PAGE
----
Long Range Mountains
|Long Range Mountains|
|Elevation||814 m (2,671 ft)|
|Province||Newfoundland and Labrador|
The Long Range Mountains are a series of mountains along the west coast of the Canadian island of Newfoundland. They also form the northernmost section of the Appalachian chain on the eastern seaboard of North America. In 2003 it was announced that the International Appalachian Trail would be extended through the Long Range Mountains. Around 1,200 million years ago, in the Precambrian era, the ancient core of what is now eastern North America collided slowly with another continent to form a vast mountain range. All that remains today are the deeply eroded granites and gneisses of the Long Range mountains.
In the Precambrian, the supercontinent began to break apart. As it split, steep fractures formed and filled with molten rock from below. This magma cooled into the diabase dykes seen in the cliffs of Western Brook Pond and Ten Mile Pond.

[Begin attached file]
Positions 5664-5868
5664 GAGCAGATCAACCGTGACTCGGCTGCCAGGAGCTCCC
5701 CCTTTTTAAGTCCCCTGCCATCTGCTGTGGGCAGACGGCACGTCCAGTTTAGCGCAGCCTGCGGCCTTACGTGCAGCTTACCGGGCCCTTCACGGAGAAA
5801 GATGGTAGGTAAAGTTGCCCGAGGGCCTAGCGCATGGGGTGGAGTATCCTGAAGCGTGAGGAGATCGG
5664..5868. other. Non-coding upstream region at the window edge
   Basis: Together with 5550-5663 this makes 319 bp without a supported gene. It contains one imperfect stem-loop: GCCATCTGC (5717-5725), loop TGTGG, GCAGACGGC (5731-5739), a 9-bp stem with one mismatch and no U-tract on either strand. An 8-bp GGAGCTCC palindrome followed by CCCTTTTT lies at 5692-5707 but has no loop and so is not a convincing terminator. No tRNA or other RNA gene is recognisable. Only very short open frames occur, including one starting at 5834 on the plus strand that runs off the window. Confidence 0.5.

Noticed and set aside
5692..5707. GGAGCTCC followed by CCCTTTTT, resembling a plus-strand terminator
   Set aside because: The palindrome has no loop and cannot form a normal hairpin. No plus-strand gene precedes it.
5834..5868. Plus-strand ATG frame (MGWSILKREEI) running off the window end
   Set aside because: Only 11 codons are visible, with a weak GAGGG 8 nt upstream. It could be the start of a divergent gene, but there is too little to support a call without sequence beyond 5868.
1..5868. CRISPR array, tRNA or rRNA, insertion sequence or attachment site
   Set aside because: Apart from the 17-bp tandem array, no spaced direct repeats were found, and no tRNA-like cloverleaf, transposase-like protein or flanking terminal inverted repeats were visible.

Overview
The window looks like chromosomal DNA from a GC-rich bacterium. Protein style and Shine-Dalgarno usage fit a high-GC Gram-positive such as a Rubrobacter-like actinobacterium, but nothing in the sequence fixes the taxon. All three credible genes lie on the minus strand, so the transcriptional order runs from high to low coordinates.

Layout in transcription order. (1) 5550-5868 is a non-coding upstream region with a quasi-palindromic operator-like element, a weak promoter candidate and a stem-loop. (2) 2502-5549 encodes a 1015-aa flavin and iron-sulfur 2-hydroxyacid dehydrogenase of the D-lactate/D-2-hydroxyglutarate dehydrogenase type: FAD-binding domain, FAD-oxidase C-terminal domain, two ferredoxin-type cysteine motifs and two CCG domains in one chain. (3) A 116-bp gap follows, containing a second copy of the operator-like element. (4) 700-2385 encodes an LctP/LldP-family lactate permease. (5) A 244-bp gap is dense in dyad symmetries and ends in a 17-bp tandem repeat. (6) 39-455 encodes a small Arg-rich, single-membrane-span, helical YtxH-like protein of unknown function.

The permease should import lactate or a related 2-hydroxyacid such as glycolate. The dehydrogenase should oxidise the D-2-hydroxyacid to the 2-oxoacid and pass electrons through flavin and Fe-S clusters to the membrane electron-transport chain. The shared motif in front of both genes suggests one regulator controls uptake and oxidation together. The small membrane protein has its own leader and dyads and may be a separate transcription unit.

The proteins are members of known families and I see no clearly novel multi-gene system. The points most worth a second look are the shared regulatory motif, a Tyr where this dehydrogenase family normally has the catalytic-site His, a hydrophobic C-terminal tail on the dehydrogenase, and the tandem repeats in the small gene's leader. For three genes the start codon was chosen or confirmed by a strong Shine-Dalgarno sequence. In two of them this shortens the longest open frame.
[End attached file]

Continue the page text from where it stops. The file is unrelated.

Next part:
By 570 million years ago the continent finally rifted apart, and the resulting basin became an ocean called the Iapetus Ocean. Some of the rocks of Gros Morne National Park were part of the continental margin on the western side of this new ocean, south of the Equator.
Running along the Gulf of St. Lawrence, the range comprises the following sections:
- Anguille Mountains,
- Lewis Hills,
- Tablelands (a section of the Earth's mantle exposed at the surface)
- main section of the Long Range Mountains (running northeast from the Tablelands through Gros Morne National Park)
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|This article does not cite any references or sources. (December 2007)|